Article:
iTunes Sales Earn "License" Royalties The production company behind the rap artist Eminem has won its appeal concerning a 50% royalty rate for sales of digital downloads. In FBT Productions LLC v Aftermath Records (and Interscope and UMG) [2010] 09-55817 (reported 3 September 2010), the US 9th Circuit Court of Appeals held that, under the FBT/Aftermath contract, Aftermath owed FBT a 50% royalty for licensing the Eminem masters to third parties including iTunes. Eminem, through FBT, signed an agreement with Aftermath in 1998 in which he would receive between 12% and 20% of the adjusted retail price of all "full price records sold in the US through normal retail channels" - but would receive 50% of Aftermath's net receipts on masters "licensed…to others for their manufacture and sales of records or for any other uses". The cases therefore turned on the meaning of the words "licensed" and "normal retail channels" which were not defined in the agreement. The practical question in this case was whether Eminem's royalties from iTunes (and other permanent download) sales should be paid at the lower 12/20% rate or at 50%. Though the lower court had earlier sided with Aftermath, the US Court of Appeal overruled in favour of FBT/Eminem by finding that the agreements with iTunes and other digital distributors were "licences" - under both Aftermath's own proposed construction of the term and in line with US copyright law. The Court noted that under the dictionary definition a "license" is simply "permission to act" and noted the different uses of the words "license" and "sell" in the US Copyright Act - the latter being used to describe "a transfer of title of an individual copy or a sale of all exclusive rights". The Court found that Aftermath did not "sell" anything to the digital distributors (including iTunes) and that those distributors did not get "title" to the digital files. Therefore, under the FBT/Aftermath agreement, the iTunes revenues resulted from a "license" and Aftermath owed FBT a 50% royalty under the "Masters Licensed" provision for "licensing the Eminem masters to third parties for any use". This case addresses one of the biggest unanswered questions of the last decade for artists and the Court gave a remarkably strong answer. Though this case will inevitably be appealed by Aftermath/UMG to the US Supreme Court and deals with US rather than UK law, it is clear that (at least under some older artist recording contracts) iTunes and other permanent download royalties may have to be paid, not under the old standard "records sold" basis but rather, on the "third party licence" basis - which, conventionally, is an equal profit share with the label. The full text of the judgment may be accessed via: www.ca9.uscourts.gov/ca9/newopinions.nsf.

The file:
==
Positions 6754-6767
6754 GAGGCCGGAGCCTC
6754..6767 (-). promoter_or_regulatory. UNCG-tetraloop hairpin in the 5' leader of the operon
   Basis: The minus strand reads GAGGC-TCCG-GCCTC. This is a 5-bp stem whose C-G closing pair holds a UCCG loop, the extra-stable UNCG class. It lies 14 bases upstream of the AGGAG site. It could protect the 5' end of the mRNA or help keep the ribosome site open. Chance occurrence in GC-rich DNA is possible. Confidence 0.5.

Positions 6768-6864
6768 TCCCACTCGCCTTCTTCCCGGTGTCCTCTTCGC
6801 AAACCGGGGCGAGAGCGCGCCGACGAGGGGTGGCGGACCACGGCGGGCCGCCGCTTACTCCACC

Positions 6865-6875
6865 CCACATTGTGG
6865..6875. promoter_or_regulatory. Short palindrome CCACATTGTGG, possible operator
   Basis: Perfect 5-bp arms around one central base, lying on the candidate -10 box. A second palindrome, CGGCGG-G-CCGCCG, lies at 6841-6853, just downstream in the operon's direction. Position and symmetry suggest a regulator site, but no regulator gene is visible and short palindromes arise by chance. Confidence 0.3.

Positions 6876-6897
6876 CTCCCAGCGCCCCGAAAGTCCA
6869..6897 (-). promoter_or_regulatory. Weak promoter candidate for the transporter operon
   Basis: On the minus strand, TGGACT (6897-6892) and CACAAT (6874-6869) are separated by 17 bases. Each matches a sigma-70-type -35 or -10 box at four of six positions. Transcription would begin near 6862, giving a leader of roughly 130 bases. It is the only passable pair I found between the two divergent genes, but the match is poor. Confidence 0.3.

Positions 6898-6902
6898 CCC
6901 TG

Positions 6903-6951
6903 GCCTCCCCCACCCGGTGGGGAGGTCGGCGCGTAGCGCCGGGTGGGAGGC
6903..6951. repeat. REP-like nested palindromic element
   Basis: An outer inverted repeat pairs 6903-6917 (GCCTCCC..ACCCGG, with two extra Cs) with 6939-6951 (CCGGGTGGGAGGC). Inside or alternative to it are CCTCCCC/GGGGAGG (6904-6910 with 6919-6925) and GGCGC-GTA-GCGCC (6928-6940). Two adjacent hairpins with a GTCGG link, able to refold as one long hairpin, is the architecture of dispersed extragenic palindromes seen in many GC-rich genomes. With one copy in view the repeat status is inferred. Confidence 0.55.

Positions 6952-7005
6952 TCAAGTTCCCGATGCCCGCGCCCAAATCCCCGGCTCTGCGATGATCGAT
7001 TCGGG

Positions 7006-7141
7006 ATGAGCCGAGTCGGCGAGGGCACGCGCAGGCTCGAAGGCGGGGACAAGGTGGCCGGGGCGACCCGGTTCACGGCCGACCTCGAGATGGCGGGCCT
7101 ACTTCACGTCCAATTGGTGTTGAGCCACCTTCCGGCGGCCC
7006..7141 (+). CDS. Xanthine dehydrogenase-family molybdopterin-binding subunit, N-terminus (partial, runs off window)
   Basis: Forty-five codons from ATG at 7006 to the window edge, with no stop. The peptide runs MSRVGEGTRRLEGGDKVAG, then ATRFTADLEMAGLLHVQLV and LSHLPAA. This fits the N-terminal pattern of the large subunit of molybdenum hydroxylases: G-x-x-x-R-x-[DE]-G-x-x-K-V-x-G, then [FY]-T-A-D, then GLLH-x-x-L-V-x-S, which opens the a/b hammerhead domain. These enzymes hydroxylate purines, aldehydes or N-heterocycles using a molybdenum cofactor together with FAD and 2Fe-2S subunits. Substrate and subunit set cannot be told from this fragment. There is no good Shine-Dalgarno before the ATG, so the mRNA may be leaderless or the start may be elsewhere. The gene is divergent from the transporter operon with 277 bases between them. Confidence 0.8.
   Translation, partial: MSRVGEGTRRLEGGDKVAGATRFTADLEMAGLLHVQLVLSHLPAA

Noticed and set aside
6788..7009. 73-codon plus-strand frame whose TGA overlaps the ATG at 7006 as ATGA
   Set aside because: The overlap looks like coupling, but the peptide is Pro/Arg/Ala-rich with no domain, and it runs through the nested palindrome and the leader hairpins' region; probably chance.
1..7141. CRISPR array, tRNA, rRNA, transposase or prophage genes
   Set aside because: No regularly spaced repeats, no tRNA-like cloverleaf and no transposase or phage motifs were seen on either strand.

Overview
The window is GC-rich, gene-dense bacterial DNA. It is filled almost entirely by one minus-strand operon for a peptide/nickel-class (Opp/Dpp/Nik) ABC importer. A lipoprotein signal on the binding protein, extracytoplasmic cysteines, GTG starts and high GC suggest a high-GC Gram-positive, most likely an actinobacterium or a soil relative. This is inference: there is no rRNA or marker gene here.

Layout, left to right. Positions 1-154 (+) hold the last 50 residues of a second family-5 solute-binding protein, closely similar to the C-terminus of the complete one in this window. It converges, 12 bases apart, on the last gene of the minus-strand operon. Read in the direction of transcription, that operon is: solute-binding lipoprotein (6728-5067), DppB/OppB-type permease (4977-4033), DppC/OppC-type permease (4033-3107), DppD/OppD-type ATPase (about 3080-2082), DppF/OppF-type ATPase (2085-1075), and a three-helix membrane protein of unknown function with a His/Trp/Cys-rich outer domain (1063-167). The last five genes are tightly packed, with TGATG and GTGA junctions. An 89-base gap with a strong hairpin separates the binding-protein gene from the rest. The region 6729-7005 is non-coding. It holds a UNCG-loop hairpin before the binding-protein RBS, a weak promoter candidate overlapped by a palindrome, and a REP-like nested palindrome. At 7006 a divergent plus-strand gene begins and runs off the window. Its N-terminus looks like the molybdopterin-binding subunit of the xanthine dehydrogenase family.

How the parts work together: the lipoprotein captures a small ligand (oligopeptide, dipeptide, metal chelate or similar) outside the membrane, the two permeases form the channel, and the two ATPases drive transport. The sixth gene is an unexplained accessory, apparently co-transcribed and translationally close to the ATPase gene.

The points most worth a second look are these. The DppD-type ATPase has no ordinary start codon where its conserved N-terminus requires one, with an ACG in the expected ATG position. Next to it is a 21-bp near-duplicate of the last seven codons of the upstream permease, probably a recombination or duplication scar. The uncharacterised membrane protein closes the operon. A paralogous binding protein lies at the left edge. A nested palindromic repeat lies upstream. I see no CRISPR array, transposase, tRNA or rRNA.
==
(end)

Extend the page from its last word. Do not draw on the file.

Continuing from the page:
Article by Tom Frederikse